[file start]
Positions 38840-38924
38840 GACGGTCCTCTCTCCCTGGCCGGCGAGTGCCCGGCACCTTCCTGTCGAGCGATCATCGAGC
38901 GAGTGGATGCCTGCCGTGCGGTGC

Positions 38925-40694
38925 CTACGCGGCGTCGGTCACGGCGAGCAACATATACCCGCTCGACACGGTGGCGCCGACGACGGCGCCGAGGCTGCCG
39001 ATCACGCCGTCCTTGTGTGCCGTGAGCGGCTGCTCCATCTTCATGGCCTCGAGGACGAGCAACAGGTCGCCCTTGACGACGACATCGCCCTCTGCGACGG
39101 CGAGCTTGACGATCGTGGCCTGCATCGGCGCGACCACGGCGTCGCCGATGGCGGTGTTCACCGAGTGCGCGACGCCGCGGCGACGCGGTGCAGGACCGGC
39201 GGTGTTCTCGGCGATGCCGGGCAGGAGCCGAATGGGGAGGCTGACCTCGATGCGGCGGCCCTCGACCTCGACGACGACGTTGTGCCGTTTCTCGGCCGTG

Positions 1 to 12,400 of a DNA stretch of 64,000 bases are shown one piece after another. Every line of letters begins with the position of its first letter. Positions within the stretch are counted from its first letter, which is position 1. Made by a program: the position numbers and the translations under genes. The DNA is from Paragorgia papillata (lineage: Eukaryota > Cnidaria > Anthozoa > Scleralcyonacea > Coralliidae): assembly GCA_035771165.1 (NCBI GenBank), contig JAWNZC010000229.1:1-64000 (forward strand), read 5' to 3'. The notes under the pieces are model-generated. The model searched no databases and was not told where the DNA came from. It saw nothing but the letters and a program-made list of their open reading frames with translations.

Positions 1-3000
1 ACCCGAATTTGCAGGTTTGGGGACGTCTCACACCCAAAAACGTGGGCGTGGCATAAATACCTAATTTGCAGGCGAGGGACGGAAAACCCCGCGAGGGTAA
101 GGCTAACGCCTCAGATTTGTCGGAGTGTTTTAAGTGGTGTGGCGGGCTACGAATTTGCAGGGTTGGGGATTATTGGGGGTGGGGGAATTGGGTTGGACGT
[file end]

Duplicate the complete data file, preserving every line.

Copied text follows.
Positions 38840-38924
38840 GACGGTCCTCTCTCCCTGGCCGGCGAGTGCCCGGCACCTTCCTGTCGAGCGATCATCGAGC
38901 GAGTGGATGCCTGCCGTGCGGTGC

Positions 38925-40694
38925 CTACGCGGCGTCGGTCACGGCGAGCAACATATACCCGCTCGACACGGTGGCGCCGACGACGGCGCCGAGGCTGCCG
39001 ATCACGCCGTCCTTGTGTGCCGTGAGCGGCTGCTCCATCTTCATGGCCTCGAGGACGAGCAACAGGTCGCCCTTGACGACGACATCGCCCTCTGCGACGG
39101 CGAGCTTGACGATCGTGGCCTGCATCGGCGCGACCACGGCGTCGCCGATGGCGGTGTTCACCGAGTGCGCGACGCCGCGGCGACGCGGTGCAGGACCGGC
39201 GGTGTTCTCGGCGATGCCGGGCAGGAGCCGAATGGGGAGGCTGACCTCGATGCGGCGGCCCTCGACCTCGACGACGACGTTGTGCCGTTTCTCGGCCGTG

Positions 1 to 12,400 of a DNA stretch of 64,000 bases are shown one piece after another. Every line of letters begins with the position of its first letter. Positions within the stretch are counted from its first letter, which is position 1. Made by a program: the position numbers and the translations under genes. The DNA is from Paragorgia papillata (lineage: Eukaryota > Cnidaria > Anthozoa > Scleralcyonacea > Coralliidae): assembly GCA_035771165.1 (NCBI GenBank), contig JAWNZC010000229.1:1-64000 (forward strand), read 5' to 3'. The notes under the pieces are model-generated. The model searched no databases and was not told where the DNA came from. It saw nothing but the letters and a program-made list of their open reading frames with translations.

Positions 1-3000
1 ACCCGAATTTGCAGGTTTGGGGACGTCTCACACCCAAAAACGTGGGCGTGGCATAAATACCTAATTTGCAGGCGAGGGACGGAAAACCCCGCGAGGGTAA
101 GGCTAACGCCTCAGATTTGTCGGAGTGTTTTAAGTGGTGTGGCGGGCTACGAATTTGCAGGGTTGGGGATTATTGGGGGTGGGGGAATTGGGTTGGACGT